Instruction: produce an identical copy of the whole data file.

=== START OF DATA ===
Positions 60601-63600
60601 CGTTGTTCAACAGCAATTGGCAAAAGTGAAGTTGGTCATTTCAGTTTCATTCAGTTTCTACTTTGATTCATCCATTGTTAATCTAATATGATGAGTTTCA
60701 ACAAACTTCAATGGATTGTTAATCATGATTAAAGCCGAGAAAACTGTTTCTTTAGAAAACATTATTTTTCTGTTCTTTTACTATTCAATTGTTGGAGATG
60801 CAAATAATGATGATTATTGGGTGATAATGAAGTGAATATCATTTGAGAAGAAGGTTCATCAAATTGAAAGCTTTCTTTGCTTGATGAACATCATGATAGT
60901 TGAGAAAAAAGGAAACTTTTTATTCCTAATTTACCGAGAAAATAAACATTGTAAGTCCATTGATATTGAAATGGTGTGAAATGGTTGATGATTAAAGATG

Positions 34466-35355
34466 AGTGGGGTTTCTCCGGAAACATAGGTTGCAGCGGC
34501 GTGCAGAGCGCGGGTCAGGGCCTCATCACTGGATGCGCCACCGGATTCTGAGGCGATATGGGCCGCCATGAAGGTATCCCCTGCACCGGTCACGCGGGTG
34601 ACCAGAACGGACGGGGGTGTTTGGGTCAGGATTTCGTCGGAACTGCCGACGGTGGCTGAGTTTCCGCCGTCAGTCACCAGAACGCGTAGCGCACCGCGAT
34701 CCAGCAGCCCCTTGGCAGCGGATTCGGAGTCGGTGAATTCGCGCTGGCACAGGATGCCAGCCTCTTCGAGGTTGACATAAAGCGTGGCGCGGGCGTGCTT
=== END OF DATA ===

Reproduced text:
Positions 60601-63600
60601 CGTTGTTCAACAGCAATTGGCAAAAGTGAAGTTGGTCATTTCAGTTTCATTCAGTTTCTACTTTGATTCATCCATTGTTAATCTAATATGATGAGTTTCA
60701 ACAAACTTCAATGGATTGTTAATCATGATTAAAGCCGAGAAAACTGTTTCTTTAGAAAACATTATTTTTCTGTTCTTTTACTATTCAATTGTTGGAGATG
60801 CAAATAATGATGATTATTGGGTGATAATGAAGTGAATATCATTTGAGAAGAAGGTTCATCAAATTGAAAGCTTTCTTTGCTTGATGAACATCATGATAGT
60901 TGAGAAAAAAGGAAACTTTTTATTCCTAATTTACCGAGAAAATAAACATTGTAAGTCCATTGATATTGAAATGGTGTGAAATGGTTGATGATTAAAGATG

Positions 34466-35355
34466 AGTGGGGTTTCTCCGGAAACATAGGTTGCAGCGGC
34501 GTGCAGAGCGCGGGTCAGGGCCTCATCACTGGATGCGCCACCGGATTCTGAGGCGATATGGGCCGCCATGAAGGTATCCCCTGCACCGGTCACGCGGGTG
34601 ACCAGAACGGACGGGGGTGTTTGGGTCAGGATTTCGTCGGAACTGCCGACGGTGGCTGAGTTTCCGCCGTCAGTCACCAGAACGCGTAGCGCACCGCGAT
34701 CCAGCAGCCCCTTGGCAGCGGATTCGGAGTCGGTGAATTCGCGCTGGCACAGGATGCCAGCCTCTTCGAGGTTGACATAAAGCGTGGCGCGGGCGTGCTT